Matching will be needed irrespective of the fact that the power stage/feeding stage is provided with a substantially higher or lower output impedance compared to the input impedance of the input stage. A quotient of the highest and the lowest impedance gives an impedance quotient I. Accordingly, a high impedance quotient means a great difference between the impedances of the input and the output. Previously known impedance-matching devices frequently require a lot of space and/or are complicated in their design. However, in small apparatuses, such as a mobile radio equipment, only a small space is offered for an impedance-matching device.
The present invention offers a solution to an impedance-matching problem, namely impedance-matching of an antenna in a small space with short distances.
Another problem which is solved by the present invention is that sufficient bandwidth is achieved by means of the impedance-matching device.
Still another problem which is solved by the present invention is that an impedance-matching device should be simple and cheap to manufacture.
An object of the invention is to provide an impedance-matching in a strongly limited length and still keep up high demands on precision and bandwidth, and that the invention should be simple and cheap to manufacture.
Briefly, the proposed solution involves matching in several steps by using quarter-wave transformers.
In more detail, the solution is obtained in that quarter-wave transformers are stacked, the dielectric material of which comprises of a material with a dielectric coefficient ∈ exceeding the value of 10.
By this solution of the problems, a number of advantages are achieved. The impedance-matching device may be manufactured sufficiently small, so as to make it possible to mutually integrate the antenna and the matching device—even in the same housing. The device is especially appropriate for use in radio equipment having junctions with a high impedance quotient (I>3) between circuit-/module stage. It will be clear from the following presentation that the impedance-matching device is simple to manufacture, consists of few parts and therefore is also cheap to manufacture. Despite its small dimensions it provides good frequency characteristics, such as good precision, is easy to tune and is provided with a sufficient bandwidth. Designers and manufacturers are spared from the drawbacks of working with circuits and coils, as these circuit elements are difficult to manufacture with precise values and therefore are associated with severe losses.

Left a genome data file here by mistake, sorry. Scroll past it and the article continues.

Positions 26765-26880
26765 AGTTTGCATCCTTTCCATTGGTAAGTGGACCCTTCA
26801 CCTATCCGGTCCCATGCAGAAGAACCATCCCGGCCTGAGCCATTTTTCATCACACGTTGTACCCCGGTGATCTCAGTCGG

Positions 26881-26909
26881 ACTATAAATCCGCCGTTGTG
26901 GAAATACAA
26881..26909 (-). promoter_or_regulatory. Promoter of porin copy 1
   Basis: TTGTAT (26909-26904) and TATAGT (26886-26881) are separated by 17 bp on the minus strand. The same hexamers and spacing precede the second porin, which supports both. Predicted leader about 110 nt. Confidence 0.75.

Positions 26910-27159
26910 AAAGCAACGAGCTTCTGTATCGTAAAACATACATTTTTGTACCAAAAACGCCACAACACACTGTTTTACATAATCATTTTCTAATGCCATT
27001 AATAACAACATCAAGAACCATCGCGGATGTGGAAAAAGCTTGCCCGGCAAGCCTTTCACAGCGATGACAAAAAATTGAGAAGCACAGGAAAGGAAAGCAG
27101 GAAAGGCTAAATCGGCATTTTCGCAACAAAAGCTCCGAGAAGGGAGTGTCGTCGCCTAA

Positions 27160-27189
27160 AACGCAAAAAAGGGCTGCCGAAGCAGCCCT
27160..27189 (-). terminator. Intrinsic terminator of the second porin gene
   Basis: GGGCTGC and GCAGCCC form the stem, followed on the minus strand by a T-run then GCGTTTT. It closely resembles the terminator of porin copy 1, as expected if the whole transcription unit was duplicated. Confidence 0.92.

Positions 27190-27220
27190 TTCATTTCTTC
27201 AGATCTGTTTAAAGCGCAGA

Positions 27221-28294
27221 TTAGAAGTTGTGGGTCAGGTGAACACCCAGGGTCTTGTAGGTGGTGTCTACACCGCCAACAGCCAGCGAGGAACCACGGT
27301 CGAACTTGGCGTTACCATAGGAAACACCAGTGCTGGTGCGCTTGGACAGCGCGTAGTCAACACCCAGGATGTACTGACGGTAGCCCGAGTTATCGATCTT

The invention will now be described in more detail by means of examples of embodiments and with reference to the accompanying drawings.
FIG. 1 shows a mobile radio unit having a first exemplary embodiment of an impedance-matching device integrated in the antenna unit.
FIG. 2 shows a first exemplary embodiment of the impedance-matching device in section.
FIG. 3 is a view of the first exemplary embodiment of the impedance-matching device.
FIG. 4 is a perspective view of the first exemplary embodiment of the impedance-matching device.
FIG. 5 is a perspective view of a second exemplary embodiment of the impedance-matching device.
FIG. 6 shows the second exemplary embodiment of the impedance-matching device in section.
FIG. 7 is a characteristic graph which illustrates how the bandwidth is influenced by different types of impedance-matching.
FIG. 8 is an alternate view of the first embodiment of the impedance matching device.
FIG. 9 is an alternate view of the second embodiment of the impedance matching device.
FIG. 1 shows a mobile radio unit 10 with an integrated antenna unit 12, which is partly cut away in the figure. The antenna unit comprises of an antenna 14 and an impedance-matching device 16. The antenna 14 may be a half-wave dipole antenna, which is fed in one end with radio waves. The feeding impedance is of the magnitude 800 ohms (0.5-1 Kohm). The output stage of the radio unit has an output impedance in the magnitude of 50-100 ohms. With the purpose of matching this big difference in impedances, an impedance-matching device has been connected between the output stage and the antenna. Owing to the small dimensions of the impedance-matching device, it has been integrated with the antenna 25 an antenna unit.